The Lane Motor Museum in Nashville, Tennessee has a Thanksgiving tradition of passing out rides and opening the catacombs (basement). If you’ve never been to the Lane Motor Museum, you won’t know that this is considerably the premier collection of micro cars in the United States. And they also have a strong emphasis on mid twentieth century European cars. Another real surprise and delight is the fact that they have probably the largest collection of Tatras outside of the Czech Republic.

They also have a very nice collection of BMWs. On display were an Ihle Brothers bodies BMW Dixi, a BMW 320, and staged outside (for rides) was a Baroque Angel, a BMW 3200S a continuation of the 500 series cars. Given the Lane’s small car mission a number of well restored Isettas were seen in the basement awaiting their turn on main floor.

In the back of the main floor are a gaggle of bubble cars, those minimalist creations that popped onto the scene around the time of the Suez crisis, including a Goggomobil which was made by Glas. Glas of course was purchased by BMW in 1966. At the entrance to the rather small room (which held a fairly large collection of very small cars) was a Peel P50, an example of which provided fodder for a particularly funny Top Gear sketch.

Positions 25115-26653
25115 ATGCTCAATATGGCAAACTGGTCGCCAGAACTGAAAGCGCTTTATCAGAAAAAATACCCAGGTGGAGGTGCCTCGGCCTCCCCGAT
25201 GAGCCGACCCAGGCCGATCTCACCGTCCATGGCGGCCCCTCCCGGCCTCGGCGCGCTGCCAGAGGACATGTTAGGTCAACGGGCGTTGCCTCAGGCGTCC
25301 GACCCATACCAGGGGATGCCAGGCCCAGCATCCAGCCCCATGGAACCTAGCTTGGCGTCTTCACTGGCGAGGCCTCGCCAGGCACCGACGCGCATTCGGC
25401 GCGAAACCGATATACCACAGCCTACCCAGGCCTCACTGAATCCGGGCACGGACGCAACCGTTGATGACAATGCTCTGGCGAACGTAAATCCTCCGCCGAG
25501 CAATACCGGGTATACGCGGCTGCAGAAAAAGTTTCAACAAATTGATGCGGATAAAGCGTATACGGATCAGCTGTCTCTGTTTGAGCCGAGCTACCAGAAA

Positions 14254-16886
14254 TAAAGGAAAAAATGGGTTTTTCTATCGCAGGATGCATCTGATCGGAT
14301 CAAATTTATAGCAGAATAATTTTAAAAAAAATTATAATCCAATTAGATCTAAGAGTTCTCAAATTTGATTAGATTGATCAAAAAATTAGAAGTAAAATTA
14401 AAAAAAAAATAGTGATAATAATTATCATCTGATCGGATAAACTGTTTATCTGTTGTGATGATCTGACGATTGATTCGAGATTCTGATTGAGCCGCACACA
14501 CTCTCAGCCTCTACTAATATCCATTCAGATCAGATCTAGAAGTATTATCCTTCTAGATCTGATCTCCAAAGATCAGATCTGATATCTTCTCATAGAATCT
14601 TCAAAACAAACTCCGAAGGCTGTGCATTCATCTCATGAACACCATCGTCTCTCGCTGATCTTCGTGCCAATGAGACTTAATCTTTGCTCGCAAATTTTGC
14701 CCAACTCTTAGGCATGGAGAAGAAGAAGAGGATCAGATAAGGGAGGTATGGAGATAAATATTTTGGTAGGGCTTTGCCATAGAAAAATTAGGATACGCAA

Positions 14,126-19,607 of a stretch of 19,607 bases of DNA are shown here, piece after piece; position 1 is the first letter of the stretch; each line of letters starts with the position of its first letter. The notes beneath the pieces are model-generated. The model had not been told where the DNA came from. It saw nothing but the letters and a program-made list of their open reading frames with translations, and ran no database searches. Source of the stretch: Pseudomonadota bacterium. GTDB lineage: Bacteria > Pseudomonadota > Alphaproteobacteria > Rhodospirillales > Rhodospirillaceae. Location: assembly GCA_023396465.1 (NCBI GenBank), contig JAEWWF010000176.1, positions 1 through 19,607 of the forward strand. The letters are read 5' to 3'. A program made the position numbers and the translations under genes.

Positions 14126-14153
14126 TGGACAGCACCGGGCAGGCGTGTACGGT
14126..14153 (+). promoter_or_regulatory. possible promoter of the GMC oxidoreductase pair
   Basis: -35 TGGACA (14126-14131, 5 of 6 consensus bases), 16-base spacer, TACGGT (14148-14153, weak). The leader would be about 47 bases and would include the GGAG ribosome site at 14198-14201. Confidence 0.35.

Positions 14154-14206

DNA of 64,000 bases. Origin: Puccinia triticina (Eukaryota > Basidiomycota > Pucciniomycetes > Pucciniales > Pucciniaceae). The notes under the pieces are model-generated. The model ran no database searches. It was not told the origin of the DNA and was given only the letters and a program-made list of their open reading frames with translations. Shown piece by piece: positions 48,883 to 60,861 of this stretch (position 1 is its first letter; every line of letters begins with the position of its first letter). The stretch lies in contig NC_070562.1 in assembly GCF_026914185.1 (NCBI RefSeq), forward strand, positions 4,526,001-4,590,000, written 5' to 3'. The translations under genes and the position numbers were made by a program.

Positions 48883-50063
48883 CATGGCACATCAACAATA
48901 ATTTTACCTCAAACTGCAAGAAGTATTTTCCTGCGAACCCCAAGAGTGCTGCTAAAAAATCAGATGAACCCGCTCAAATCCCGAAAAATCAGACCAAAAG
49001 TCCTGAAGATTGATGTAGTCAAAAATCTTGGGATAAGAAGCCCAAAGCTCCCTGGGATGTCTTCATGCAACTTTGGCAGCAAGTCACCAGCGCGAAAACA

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The collection is well researched and if you take the time to read the data placards by the cars you can pick up a bunch of interesting tidbits. For example, the first BMW with a kidney grille was a BMW 303 from 1933, but the Ihle Brothers were building the rebodied BMW Dixis (a license built Austin Seven) with a kidney grille. And the BMW Dixi dated from the late 1920s. So who copied whom? If you read what the Lane Motor Museum put on the placard, then the Ihle Brothers copied the kidney grille on their coachwork after the BMW 303 came out.

The Lane Motor Museum is worth a trip to Nashville in its own right, but if you happen to be in Nashville for any other reason, don’t ignore this gem.